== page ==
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Which Firms Benefit from Bribes, and by How Much? Evidence from Corruption Cases Worldwide.

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Speaker Professor Raghavendra Rau
Sir Evelyn de Rothschild Professor of Finance
Cambridge Judge Business School
University of Cambridge
Date 15 December 2011 (Thursday)
Time 3:30pm – 5:00pm
Venue MBG06, Patrick Lee Wan Keung Academic Building

Abstract

We analyze a hand-collected sample of 166 prominent bribery cases, involving 107 publicly listed firms from 20 stock markets that have been reported to have bribed government officials in 52 countries worldwide during 1971- 2007. We focus on the initial date of award of the contract for which the bribe was paid (rather than of the revelation of the bribery). Our data enable us to describe in detail the mechanisms through which bribes affect firm value. We find that firms that win contracts by paying bribes under-perform their peers for up to three years before and after winning the contract for which the bribe was paid. Firm performance, the rank of the politicians bribed, as well as bribe-paying and bribe-taking country characteristics affect the magnitude of the bribes and the benefits that firms derive from them.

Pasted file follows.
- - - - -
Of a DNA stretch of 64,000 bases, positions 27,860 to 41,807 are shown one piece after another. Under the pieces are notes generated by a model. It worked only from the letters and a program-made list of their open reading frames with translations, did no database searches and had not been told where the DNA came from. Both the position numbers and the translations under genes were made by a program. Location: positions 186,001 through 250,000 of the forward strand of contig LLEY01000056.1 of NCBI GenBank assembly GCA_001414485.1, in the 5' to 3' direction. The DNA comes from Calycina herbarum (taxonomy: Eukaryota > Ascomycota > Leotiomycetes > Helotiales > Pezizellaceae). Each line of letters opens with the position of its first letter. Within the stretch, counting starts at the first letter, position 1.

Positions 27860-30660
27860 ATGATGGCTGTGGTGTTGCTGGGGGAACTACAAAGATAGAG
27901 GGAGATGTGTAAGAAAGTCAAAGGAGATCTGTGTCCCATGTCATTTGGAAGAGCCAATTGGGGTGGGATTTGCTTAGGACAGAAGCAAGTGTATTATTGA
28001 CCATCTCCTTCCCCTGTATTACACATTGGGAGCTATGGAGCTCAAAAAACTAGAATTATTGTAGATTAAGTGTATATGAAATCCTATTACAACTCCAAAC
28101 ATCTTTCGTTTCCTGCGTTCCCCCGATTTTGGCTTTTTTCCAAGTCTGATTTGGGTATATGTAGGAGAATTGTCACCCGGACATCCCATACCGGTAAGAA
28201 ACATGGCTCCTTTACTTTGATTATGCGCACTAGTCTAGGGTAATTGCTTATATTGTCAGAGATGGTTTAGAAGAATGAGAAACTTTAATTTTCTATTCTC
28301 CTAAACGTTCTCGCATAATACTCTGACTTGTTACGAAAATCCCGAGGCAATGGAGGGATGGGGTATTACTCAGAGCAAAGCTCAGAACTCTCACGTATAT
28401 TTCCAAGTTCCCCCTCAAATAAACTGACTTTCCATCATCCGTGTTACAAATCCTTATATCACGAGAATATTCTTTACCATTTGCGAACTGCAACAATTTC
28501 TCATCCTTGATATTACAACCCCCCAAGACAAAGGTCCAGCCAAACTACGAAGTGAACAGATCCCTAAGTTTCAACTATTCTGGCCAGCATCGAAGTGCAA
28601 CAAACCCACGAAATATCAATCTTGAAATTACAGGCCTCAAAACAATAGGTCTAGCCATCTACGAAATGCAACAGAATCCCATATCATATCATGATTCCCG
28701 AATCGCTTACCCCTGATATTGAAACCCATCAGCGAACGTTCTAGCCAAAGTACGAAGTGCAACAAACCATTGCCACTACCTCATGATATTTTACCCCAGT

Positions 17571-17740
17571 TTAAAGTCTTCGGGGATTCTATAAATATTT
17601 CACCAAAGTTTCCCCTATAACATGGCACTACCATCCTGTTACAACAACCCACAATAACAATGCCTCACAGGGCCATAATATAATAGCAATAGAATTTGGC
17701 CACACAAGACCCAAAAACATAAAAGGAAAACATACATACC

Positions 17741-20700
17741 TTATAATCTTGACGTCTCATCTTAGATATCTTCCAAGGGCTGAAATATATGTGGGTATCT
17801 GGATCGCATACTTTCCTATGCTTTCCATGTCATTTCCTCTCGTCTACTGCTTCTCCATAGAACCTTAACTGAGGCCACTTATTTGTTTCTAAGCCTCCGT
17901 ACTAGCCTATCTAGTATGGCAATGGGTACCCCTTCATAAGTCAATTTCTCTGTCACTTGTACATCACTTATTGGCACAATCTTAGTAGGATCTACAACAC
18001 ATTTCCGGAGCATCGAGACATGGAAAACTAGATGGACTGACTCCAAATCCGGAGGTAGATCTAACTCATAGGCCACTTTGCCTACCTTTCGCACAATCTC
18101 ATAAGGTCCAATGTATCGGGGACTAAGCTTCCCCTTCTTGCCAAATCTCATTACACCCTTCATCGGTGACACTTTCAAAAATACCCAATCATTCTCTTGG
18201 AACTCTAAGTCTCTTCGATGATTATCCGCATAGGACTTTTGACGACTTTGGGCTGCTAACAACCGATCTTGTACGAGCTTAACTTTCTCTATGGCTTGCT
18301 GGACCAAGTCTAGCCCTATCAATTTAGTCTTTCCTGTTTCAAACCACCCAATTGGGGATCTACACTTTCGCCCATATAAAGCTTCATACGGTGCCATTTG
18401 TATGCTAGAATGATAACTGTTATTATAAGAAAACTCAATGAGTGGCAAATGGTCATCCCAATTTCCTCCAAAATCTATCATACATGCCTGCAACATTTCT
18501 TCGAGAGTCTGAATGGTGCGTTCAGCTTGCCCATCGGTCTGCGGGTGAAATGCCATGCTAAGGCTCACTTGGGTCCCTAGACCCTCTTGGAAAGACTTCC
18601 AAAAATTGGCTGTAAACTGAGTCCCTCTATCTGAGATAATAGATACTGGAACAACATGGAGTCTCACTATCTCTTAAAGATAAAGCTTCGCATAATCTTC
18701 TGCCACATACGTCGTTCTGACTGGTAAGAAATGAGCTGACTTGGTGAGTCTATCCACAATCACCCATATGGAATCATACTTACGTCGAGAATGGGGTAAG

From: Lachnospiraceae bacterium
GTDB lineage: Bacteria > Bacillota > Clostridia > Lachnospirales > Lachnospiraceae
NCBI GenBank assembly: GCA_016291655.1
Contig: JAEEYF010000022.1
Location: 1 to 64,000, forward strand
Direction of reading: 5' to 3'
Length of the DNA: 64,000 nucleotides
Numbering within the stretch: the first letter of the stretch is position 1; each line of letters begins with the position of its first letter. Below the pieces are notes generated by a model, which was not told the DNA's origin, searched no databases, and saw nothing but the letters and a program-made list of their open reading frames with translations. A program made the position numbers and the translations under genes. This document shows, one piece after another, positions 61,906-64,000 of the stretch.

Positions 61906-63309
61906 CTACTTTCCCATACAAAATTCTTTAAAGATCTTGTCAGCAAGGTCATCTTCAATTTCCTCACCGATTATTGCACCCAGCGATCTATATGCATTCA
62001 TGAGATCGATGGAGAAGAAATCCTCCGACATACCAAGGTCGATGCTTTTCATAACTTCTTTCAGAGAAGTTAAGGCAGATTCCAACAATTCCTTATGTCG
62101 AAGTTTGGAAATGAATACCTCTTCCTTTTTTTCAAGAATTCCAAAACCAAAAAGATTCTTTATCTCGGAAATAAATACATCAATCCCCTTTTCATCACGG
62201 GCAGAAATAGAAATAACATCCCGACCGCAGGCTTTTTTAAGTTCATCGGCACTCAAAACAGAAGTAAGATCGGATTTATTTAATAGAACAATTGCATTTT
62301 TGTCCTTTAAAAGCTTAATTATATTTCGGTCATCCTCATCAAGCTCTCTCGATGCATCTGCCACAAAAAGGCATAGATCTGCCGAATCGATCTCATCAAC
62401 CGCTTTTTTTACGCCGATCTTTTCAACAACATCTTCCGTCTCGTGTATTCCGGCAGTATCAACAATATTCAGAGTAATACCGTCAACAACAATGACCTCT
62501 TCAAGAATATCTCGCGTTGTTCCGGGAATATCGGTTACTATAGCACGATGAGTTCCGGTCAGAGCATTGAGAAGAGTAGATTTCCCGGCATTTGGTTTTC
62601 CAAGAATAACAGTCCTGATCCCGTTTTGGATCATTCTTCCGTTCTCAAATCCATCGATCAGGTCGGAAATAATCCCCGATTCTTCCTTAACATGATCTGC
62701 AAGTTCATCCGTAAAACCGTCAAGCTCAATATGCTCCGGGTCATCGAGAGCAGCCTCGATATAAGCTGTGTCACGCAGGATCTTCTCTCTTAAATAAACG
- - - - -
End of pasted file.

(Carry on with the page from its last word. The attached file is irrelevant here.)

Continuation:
Biography

Professor Rau is currently the Sir Evelyn de Rothschild Professor of Finance at the Cambridge Judge Business School. He has taught at a number of universities around the world, including the Institut d'Etudes Politiques de Paris (Sciences PO), Purdue University, the University of California at Los Angeles, and most recently, the University of California at Berkeley.

In addition, Professor Rau was Principal at Barclays Global Investors, then the largest asset manager in the world, in San Francisco from 2008-2009. He is an Editor of Financial Management, and Associate Editor of the International Review of Finance and the Quarterly Journal of Finance. His research interests lie in the area of corporate finance and market efficiency. His research has frequently been covered by the popular press including the New York Times, the Financial Times, the Wall Street Journal, and the Economist, among others.